At the helm of HBO Max's action-packed crime series Tokyo Vice are A-list actors Ansel Elgort (West Side Story) and Ken Watanabe (The Last Samurai). Based on journalist Jake Adelstein's 2009 memoir, Tokyo Vice: An American Reporter on the Police Beat in Japan, Tokyo Vice sees Ansel Elgort play a fictionalized version of Jake, working at prominent Japanese newspaper Meicho Shimbun (which is loosely based on the real-lifeYomiuri Shinbun) in the late '90s.
"I want to know the real Tokyo ... what's beneath the surface," he says to Ken Watanabe's Hiroto Katagiri — a detective working in the organized crime division. With a determination to cover the police beat's investigations, Jake finds himself in the depths of Tokyo's underworld, unveiling the murderous crimes of the yakuza.
Adrenaline-inducing knife fights, an overarching dark feel, and fabulous neon lighting helped Tokyo Vice earn a respectable Rotten Tomatoes score of 86 percent. Created and written by Tony-winning playwright J.T. Rogers and executive produced by Miami Vice director Michael Mann, will Tokyo Vice be granted a Season 2?
Will HBO Max's 'Tokyo Vice' get renewed for Season 2?
The series' freshman season concluded on Thursday, April 28, 2022, but there's no concrete information about a renewal or cancellation. Based on stellar critic reviews and impressive viewership numbers, though, the future of Tokyo Vice is looking bright.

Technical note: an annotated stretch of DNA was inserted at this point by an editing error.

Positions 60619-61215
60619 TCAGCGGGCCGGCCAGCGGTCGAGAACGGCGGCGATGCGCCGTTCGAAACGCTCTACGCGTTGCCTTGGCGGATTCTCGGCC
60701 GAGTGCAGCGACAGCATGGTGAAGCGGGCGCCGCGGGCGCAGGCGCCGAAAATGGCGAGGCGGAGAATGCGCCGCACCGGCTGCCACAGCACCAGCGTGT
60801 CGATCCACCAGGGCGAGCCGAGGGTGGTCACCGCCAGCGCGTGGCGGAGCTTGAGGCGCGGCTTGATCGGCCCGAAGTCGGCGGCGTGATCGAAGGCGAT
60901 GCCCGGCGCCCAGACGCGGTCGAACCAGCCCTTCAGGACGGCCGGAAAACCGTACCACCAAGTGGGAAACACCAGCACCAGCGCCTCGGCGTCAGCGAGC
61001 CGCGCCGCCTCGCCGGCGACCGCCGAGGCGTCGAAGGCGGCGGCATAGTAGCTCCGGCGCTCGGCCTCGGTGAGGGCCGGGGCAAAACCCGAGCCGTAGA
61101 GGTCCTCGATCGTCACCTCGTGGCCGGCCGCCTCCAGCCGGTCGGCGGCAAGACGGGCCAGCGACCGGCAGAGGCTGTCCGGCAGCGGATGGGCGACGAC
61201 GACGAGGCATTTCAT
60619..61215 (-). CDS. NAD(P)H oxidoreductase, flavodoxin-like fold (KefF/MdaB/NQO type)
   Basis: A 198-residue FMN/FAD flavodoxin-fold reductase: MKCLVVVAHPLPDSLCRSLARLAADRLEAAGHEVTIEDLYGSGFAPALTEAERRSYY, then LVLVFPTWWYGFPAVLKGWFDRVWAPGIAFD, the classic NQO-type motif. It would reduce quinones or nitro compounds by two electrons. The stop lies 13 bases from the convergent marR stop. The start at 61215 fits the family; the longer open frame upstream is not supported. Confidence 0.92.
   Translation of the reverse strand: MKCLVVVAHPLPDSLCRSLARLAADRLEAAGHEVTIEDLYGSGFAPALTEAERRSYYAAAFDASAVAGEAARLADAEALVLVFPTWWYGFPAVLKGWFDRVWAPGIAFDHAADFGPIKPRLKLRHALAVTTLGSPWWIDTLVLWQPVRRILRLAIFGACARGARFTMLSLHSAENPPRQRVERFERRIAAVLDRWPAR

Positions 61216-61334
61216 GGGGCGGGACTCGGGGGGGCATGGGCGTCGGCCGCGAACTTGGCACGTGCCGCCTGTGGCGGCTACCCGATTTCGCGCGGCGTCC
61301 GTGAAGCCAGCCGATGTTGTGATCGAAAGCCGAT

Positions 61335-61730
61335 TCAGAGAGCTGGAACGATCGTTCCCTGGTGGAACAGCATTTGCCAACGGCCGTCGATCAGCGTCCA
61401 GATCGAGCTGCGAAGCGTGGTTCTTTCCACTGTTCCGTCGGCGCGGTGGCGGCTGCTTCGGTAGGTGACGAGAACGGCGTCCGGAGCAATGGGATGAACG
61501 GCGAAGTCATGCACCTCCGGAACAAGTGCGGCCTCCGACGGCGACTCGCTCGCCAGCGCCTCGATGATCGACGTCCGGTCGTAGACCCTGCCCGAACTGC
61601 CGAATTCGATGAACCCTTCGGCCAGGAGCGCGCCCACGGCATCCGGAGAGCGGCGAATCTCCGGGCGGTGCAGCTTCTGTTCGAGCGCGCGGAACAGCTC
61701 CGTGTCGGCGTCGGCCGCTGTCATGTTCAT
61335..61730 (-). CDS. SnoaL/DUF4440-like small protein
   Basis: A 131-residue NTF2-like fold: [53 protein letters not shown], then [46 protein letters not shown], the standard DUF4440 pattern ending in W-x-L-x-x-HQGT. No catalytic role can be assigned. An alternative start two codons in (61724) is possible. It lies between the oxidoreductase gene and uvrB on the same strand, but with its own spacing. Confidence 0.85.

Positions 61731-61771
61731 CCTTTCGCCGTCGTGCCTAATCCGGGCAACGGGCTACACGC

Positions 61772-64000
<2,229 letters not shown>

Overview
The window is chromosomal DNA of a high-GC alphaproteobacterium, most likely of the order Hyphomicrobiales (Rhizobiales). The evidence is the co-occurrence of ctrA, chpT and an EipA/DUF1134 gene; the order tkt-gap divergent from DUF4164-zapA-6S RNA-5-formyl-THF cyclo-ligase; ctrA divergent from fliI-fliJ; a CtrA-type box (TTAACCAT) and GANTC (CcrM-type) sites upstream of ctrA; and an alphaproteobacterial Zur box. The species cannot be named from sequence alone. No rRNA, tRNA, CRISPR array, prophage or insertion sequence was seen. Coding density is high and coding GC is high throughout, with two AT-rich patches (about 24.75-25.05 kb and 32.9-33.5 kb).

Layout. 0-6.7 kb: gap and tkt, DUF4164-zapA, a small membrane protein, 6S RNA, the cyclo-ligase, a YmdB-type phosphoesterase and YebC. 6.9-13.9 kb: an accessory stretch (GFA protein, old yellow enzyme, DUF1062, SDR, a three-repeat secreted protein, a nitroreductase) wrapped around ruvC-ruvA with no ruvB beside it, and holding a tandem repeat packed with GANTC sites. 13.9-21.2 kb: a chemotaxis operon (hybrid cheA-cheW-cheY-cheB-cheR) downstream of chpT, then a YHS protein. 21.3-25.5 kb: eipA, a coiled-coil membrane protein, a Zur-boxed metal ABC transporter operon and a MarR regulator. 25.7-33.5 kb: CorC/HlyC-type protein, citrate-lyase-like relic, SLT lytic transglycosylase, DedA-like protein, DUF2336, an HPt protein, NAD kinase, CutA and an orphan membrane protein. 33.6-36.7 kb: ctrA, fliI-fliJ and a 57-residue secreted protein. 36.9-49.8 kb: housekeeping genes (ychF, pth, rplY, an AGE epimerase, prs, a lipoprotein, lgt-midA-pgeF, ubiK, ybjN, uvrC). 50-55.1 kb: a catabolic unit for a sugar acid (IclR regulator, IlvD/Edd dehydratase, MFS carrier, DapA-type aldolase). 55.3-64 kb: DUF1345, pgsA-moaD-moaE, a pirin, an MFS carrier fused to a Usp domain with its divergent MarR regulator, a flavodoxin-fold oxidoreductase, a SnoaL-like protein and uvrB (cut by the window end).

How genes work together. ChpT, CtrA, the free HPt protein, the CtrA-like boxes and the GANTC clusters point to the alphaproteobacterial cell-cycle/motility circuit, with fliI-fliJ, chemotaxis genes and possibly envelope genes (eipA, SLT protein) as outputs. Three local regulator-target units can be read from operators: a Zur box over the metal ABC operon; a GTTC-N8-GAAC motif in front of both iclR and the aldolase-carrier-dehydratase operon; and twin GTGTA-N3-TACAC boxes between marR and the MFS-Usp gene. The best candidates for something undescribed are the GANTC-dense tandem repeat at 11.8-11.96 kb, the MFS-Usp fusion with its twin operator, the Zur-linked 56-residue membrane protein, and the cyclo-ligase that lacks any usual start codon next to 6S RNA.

"Demand for the crime thriller has shot up to 18.5 times that of the average TV series, according to Parrot Analytics' data, which takes into account consumer research data, streaming, downloads, and social media, among other consumer engagement," TheWrap reported.
J.T. Rogers discussed their thoughts on future 'Tokyo Vice' seasons.
When asked about the potential for additional chapters of Tokyo Vice, J.T. Rogers made it clear that they're interested.
"Well, we'd love to. I mean I keep getting texts almost weekly from actors and crew [members] in Japan and around the world saying, 'When do we go back [to continue filming]?' and I was like, 'It's not my call. Thank you for thinking it's the showrunner's call!'" J.T. Rogers told Collider.
"It's up to folks — how many people watch it and [if] they seek more. We'd be delighted to have the opportunity," J.T. continued. He revealed that he has storylines set up for Season 2. We get the feeling that Japan — not to mention our TV screens — hasn't seen the last of Tokyo Vice.
Season 1 of Tokyo Vice is currently streaming on HBO Max.